study, and this is a key part of the implementation effort, to investigate and document engagement
and satisfaction factors regarding RAISE-IES and
the connection team services. And this is especially
important because remember I had that square about drop
out from care. One of the major problems in providing
services to these young people is that they don’t identify themselves as a mental patient with
a serious mental illness. They view themselves as people
who have just experienced something. And so, to the
idea that they’re typically going to be interested in
coming to the doctor’s office and getting their prescription
doesn’t happen that way. And so, the challenge — one of the main
challenges is to sort of figure out how to enact a
treatment that sort of redefines treatment in their
eyes. Our version of treatment is not what they want,
and so we need to reinvent treatment — reinvent and re-
present treatment so that it’s something that these
folks would want. So in terms of the qualitative study, we got
information from the clinicians, from participants, from
family members, and also from referrers and administrators to really try to get a full
picture of what is successful, and, importantly for an
implementation study, what’s possible. So if we go to the actual intervention, I’m
not going to describe that in great detail, but what I
will say is that it’s very much based on the international literature on what we know about
what works for early intervention. And it’s really
in some sense built on — it’s like bits of evidence-based
practices aggregated into a whole team-based model. The
governing principles are that limiting disability is the
essential focus, and a fundamental assumption is that
disability is not just sort of a biological process, but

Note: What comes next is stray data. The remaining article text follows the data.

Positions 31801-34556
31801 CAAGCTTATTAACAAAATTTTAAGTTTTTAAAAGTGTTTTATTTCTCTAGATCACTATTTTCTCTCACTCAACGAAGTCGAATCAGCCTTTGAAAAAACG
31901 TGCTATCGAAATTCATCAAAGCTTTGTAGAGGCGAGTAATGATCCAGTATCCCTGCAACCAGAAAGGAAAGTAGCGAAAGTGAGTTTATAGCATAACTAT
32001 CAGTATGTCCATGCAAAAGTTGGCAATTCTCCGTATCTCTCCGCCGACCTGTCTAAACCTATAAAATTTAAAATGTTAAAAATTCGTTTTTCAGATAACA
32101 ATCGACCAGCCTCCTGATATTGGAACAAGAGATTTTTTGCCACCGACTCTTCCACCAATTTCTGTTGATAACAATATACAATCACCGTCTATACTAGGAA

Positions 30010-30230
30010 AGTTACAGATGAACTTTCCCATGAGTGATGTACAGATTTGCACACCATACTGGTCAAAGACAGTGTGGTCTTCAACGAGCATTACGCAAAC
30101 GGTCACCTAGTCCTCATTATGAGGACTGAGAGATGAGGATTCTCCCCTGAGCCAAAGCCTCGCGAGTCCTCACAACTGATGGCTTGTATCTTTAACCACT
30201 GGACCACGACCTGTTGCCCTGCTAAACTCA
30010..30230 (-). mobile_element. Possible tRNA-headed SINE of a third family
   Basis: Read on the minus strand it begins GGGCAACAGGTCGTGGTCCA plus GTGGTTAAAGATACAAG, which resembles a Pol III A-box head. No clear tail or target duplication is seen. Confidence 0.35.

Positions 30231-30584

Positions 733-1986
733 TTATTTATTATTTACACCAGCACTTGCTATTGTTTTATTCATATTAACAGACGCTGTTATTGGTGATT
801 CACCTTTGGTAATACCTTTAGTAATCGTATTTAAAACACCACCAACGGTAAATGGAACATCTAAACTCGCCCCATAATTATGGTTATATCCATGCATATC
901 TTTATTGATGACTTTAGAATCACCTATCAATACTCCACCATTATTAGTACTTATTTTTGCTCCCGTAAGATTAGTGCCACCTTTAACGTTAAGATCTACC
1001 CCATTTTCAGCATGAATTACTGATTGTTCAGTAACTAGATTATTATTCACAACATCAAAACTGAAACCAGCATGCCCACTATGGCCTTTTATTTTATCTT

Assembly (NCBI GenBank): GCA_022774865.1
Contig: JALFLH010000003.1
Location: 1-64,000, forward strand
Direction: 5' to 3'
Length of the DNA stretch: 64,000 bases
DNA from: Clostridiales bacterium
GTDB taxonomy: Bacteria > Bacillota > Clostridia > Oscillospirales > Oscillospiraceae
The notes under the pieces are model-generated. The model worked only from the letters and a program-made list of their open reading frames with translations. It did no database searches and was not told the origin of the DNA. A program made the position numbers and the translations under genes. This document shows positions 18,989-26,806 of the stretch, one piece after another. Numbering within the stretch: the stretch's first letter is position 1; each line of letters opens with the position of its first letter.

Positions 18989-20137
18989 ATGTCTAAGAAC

it’s actually influenced by treatment and environment;
that recovery is possible, and that recovery actually
should be the mode, and that it’s not the exception.
And then shared decision making is really if
you think about the treatment process, that it’s all
built around decision making, because, again, this
notion of young people who are needing to learn who we
want to empower to manage their illness, and whose
preferences we need to respect if they’re going to stay
in treatment with us. And so this is kind of a schematic of the
intervention. As I mentioned, it’s all built around
shared decision making, which I can tell you is a little
scary to do at times with people who have very
significant symptoms, and delusions, and hallucinations. , And that’s why it takes supervision and support
for the clinicians. And there’s outreach and engagement
that sort of cuts through because, again, there’s
this kind of loose affiliation with treatment that sort
of have to keep trying to sort of tighten that connection.
And then the components include evidence-based
pharmacologic treatment, support and employment in education.
And this is probably — if I had to list one thing
that would be the most important part of our engagement,
it’s the availability of help with school and work,
recovery skills, which are basically cognitive behavioral
approaches to skill building, family support and
education, central, and suicide prevention. So it’s really interesting to me that, again,
this notion that I’ve heard today about all of us in the
mental health community needing to advocate together.
Psychosis is not on the edge. Psychosis is right in the
middle. We’re at the table with the need to kind of
support all of these kinds of aids. And the idea —
then the notion is that that leads to recovery, and then
an interaction, which I think we’re still trying to work
out, as I’ll tell you with this notion of peer support
, and how we pull in the peer community. The
program itself, as we implemented it, included two
point seven FTE for about thirty individuals.
Okay. So we did this. We did with the State. And after the conclusion of the program, the
State — actually both States — jumped in and said